Queen's expert challenges 'corporatization' of breast cancer research

New research by a Queen's University researcher questions the effectiveness of privately funded efforts to stop the epidemic of breast cancer among North American women.

"Breast cancer has been transformed into a market-driven industry," says Kinesiology and Health Studies researcher Samantha King. "It has become more about making money for corporate sponsors than funding innovative ways to treat breast cancer."

Dr. King's research, just published by University of Minnesota Press in a controversial new book, Pink Ribbons Inc., traces breast cancer's transformation from a stigmatized disease and individual tragedy to what she describes as "a market-driven industry that feeds off breast cancer survivors".

According to her research, only 64% of the money raised from one high-profile corporation's walk for breast cancer actually went to breast cancer organizations.

Dr. King documents how the event and its logo have become products brought and sold by North American corporate sponsors and "the extent to which fundraising for breast cancer has become a highly valued commodity in itself."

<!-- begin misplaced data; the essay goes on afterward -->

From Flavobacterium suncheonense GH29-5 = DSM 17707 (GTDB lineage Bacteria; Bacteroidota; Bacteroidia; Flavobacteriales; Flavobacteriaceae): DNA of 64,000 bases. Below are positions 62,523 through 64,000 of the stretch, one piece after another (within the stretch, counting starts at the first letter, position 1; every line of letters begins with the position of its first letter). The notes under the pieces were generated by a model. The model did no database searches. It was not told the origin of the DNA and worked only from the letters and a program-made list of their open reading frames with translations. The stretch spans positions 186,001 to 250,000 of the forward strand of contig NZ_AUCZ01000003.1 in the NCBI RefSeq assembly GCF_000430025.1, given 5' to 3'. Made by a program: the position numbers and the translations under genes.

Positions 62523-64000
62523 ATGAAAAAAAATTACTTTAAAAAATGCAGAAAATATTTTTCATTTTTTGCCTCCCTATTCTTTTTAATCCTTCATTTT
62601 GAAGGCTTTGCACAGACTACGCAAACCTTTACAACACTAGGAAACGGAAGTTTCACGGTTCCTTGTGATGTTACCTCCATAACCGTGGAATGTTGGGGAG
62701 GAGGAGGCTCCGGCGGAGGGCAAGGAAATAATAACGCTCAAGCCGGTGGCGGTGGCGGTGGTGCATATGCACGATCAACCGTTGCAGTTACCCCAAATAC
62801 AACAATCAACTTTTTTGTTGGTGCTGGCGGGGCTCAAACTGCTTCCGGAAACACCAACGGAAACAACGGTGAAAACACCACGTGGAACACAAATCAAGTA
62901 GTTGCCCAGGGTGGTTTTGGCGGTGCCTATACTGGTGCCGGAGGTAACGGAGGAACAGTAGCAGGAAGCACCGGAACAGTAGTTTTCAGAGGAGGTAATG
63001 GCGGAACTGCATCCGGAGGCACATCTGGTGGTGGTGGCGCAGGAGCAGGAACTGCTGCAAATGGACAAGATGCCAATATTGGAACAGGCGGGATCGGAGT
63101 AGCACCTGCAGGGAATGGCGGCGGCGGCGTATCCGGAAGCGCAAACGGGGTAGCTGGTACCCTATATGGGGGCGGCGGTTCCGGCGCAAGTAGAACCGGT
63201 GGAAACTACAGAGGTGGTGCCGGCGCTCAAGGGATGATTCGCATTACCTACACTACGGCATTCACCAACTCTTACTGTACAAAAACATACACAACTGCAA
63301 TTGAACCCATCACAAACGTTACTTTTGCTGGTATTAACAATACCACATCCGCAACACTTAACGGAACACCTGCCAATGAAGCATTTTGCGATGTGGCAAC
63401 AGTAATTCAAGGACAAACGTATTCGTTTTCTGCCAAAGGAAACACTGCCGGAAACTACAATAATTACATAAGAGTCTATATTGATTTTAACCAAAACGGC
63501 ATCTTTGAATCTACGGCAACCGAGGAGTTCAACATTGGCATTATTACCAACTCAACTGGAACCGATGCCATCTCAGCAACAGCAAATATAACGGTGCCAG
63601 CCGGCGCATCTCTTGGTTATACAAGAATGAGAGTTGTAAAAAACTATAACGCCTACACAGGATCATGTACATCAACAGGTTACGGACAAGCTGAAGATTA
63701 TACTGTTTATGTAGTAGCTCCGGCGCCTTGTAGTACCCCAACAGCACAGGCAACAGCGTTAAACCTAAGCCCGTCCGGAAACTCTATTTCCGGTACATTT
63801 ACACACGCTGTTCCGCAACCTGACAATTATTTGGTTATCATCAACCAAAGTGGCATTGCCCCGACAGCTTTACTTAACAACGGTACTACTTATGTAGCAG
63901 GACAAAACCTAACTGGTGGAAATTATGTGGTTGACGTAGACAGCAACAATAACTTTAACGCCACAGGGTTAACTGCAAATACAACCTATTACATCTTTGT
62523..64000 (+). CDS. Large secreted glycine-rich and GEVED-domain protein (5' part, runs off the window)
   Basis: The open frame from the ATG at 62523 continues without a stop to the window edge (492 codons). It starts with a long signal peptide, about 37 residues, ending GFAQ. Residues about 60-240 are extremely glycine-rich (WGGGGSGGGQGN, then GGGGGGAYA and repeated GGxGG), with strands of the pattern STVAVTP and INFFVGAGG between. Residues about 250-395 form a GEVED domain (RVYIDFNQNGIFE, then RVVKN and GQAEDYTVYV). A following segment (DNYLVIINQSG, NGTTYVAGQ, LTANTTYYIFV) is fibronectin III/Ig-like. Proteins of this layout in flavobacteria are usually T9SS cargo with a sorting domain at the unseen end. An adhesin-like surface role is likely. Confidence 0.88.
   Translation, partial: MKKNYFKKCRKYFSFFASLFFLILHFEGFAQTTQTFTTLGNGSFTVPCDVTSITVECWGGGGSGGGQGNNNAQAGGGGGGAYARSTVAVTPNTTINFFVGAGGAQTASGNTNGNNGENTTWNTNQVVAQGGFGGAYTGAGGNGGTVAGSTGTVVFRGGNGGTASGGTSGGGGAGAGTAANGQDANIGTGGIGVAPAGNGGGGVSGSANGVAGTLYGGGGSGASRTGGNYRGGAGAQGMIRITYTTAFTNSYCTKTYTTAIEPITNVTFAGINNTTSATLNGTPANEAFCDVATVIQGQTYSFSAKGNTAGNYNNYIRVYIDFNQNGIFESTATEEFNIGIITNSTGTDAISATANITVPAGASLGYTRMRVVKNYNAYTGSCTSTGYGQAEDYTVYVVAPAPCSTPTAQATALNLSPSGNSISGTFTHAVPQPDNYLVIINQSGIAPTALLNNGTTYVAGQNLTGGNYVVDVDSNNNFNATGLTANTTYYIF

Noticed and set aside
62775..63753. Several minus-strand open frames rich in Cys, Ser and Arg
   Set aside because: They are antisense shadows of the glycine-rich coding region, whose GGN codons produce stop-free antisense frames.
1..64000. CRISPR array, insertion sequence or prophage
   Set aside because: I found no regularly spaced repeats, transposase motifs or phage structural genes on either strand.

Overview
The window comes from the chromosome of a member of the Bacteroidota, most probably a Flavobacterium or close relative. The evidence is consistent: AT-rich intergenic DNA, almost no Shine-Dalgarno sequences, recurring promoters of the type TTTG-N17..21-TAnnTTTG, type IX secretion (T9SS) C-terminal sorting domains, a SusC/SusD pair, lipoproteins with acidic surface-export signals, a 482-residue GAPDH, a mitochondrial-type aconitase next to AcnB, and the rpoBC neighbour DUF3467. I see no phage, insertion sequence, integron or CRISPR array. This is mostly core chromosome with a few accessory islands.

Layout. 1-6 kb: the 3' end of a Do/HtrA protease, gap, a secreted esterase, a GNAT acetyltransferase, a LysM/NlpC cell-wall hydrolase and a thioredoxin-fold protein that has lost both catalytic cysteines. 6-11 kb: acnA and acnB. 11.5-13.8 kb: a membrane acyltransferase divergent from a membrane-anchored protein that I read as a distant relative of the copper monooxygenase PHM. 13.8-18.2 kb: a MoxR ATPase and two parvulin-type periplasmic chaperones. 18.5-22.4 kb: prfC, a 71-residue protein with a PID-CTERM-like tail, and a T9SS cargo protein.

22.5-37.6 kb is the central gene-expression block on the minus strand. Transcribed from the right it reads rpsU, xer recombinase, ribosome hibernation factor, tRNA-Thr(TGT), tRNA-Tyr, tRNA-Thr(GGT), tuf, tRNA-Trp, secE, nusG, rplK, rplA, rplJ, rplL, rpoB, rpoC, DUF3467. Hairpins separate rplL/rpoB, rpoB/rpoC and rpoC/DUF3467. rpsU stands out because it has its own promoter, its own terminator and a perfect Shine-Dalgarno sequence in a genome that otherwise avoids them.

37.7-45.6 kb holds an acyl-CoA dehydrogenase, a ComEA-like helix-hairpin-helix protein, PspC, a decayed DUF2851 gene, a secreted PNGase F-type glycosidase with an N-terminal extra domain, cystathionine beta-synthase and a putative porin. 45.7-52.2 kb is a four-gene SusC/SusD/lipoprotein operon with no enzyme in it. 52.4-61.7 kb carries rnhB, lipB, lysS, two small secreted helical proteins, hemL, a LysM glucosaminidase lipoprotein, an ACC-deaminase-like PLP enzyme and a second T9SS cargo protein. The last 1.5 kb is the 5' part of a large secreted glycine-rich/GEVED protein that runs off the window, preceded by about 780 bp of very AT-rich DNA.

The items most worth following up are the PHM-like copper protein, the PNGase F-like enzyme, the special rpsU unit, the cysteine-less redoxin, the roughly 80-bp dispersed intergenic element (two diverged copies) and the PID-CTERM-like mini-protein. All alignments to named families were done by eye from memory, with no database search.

"Fundraising for breast cancer has developed into a highly competitive market in which large foundations and corporations compete with one another to attract the loyalty of consumers - in this case, well-intentioned members of the public wanting to do their part in the fight against the disease," she says.

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For more information contact Lorinda Peterson, 613 533-3234, lorinda.peterson@queensu.ca or Sarah Withrow, 613 533-3280, sarah.withrow@queensu.ca.


Last reviewed: By John M. Grohol, Psy.D. on 21 Feb 2009
    Published on PsychCentral.com. All rights reserved.

 

 

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